Self-Organising Maps Of Exchange Rates Through Hopfield Neural Network

by Krishnan Rengganathan

Abstract

Globalisation and liberalisation of economies had removed the barriers to trade and this has tied’ in enormous improvement in export and import activities as well as capital flows among counties. Sovereign funds, corporations and institutional investors are continuously seeking investment opportunities outside the country as domestic market appears to have reached a saturation and this retards growth and expansion.  With globalisation, foreign exchange has become an important instrument of trade. Without having a profound understanding about the foreign exchange rates, the management of foreign currencies’ exposures gives rise to challenges and potential losses which are not to be accepted as fate. This risk which is inevitable o be properly managed and controlled for a healthy growth of foreign trade. 

The study had applied secondary data obtained from the online portal of Pacific Exchange Rate Services. The analysis is performed using the exchange rates of eight major currencies, namely D EUR GBP, AUD, NZD, JPY, KRW and HKD for the period between 1 January 2009 and April 2012 (only with four months data). Later, it was established that HKD is pegged to the SD after they produced a perfect correlation and hence, HKD was dropped from further analysis.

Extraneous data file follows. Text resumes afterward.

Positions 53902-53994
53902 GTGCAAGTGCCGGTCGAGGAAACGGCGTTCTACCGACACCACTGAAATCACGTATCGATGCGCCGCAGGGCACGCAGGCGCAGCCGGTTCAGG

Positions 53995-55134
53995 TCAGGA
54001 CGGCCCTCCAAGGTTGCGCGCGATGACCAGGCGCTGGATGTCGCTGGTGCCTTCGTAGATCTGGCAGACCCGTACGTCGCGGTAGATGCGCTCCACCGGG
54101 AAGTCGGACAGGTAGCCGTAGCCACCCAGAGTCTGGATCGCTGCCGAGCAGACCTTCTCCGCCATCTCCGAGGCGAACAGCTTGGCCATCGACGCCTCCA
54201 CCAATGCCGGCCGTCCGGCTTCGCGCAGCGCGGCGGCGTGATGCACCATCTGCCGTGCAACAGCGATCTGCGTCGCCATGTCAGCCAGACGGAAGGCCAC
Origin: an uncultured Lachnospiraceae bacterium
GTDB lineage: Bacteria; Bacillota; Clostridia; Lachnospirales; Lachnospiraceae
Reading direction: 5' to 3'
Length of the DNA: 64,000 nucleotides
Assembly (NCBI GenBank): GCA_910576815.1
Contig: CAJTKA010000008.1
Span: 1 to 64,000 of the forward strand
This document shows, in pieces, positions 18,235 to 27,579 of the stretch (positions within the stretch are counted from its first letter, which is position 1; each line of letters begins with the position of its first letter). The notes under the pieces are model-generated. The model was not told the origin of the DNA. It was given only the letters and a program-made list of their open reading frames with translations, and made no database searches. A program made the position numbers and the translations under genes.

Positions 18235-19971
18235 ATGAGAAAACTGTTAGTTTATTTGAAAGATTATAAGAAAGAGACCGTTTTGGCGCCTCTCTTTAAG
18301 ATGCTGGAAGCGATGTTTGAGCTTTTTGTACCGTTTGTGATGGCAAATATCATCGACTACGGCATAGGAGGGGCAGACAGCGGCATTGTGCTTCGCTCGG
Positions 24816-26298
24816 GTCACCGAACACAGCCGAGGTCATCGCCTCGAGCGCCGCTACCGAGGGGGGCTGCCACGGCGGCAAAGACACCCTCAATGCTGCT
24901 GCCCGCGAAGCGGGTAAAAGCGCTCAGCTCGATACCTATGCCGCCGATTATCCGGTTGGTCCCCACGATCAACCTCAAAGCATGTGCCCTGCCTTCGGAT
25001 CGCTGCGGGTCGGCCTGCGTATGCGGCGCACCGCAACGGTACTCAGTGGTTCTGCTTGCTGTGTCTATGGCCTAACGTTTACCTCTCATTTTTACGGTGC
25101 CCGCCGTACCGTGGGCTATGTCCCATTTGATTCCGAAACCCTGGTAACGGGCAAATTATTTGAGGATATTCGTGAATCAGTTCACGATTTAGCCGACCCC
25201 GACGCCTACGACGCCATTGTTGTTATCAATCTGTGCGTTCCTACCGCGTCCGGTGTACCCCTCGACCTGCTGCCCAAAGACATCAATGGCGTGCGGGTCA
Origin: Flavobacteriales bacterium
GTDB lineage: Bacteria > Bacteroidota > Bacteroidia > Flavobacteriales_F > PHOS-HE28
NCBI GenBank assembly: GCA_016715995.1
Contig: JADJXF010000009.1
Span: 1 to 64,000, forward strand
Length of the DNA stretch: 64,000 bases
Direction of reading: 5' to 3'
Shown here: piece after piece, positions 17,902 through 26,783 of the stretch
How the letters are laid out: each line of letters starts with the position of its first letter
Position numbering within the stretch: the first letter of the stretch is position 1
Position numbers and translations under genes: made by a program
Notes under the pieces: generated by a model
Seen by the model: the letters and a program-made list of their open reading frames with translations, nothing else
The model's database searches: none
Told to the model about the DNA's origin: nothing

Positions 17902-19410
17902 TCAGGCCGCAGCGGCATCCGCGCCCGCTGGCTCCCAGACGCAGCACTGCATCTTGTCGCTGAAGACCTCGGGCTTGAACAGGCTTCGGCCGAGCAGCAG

The main objective of this research is to find the Self-Organising Maps (SOM) for each currency and to determine whether the exchange rate returns fall within the boundary rectangle for the years 2009, 2010, 2011 and 2012 for the selected currencies. The correlation coefficient computed on exchange rates for these selected currencies revealed equally positive and negative coefficient. Another notable finding was that the NZD was closely moving with the AUD. The same level of correlation coefficient was observed for these currencies even when the exchange ‘ales are converted to returns. When exchange rates are converted to returns, many correlation coefficient which were negative in exchange rates disappeared and became positive when they are converted to return.

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